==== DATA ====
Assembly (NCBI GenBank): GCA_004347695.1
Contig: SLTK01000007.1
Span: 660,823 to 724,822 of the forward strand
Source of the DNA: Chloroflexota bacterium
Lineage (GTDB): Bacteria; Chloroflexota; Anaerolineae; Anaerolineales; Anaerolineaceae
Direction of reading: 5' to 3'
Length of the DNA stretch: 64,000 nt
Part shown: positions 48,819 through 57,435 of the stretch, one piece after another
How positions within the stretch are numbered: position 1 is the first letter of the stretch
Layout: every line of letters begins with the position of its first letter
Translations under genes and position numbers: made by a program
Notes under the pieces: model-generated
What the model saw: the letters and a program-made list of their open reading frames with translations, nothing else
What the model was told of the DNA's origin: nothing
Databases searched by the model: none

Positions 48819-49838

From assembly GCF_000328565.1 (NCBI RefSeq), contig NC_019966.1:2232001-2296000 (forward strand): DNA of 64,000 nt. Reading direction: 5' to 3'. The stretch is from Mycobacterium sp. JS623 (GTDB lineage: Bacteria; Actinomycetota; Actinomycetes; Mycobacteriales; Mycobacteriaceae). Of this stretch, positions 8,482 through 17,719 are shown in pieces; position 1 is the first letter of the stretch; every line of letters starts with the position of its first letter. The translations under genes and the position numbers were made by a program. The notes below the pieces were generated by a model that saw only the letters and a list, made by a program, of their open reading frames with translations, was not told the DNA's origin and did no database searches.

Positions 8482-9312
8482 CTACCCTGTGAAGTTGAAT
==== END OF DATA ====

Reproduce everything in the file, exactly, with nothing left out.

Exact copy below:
Assembly (NCBI GenBank): GCA_004347695.1
Contig: SLTK01000007.1
Span: 660,823 to 724,822 of the forward strand
Source of the DNA: Chloroflexota bacterium
Lineage (GTDB): Bacteria; Chloroflexota; Anaerolineae; Anaerolineales; Anaerolineaceae
Direction of reading: 5' to 3'
Length of the DNA stretch: 64,000 nt
Part shown: positions 48,819 through 57,435 of the stretch, one piece after another
How positions within the stretch are numbered: position 1 is the first letter of the stretch
Layout: every line of letters begins with the position of its first letter
Translations under genes and position numbers: made by a program
Notes under the pieces: model-generated
What the model saw: the letters and a program-made list of their open reading frames with translations, nothing else
What the model was told of the DNA's origin: nothing
Databases searched by the model: none

Positions 48819-49838

From assembly GCF_000328565.1 (NCBI RefSeq), contig NC_019966.1:2232001-2296000 (forward strand): DNA of 64,000 nt. Reading direction: 5' to 3'. The stretch is from Mycobacterium sp. JS623 (GTDB lineage: Bacteria; Actinomycetota; Actinomycetes; Mycobacteriales; Mycobacteriaceae). Of this stretch, positions 8,482 through 17,719 are shown in pieces; position 1 is the first letter of the stretch; every line of letters starts with the position of its first letter. The translations under genes and the position numbers were made by a program. The notes below the pieces were generated by a model that saw only the letters and a list, made by a program, of their open reading frames with translations, was not told the DNA's origin and did no database searches.

Positions 8482-9312
8482 CTACCCTGTGAAGTTGAAT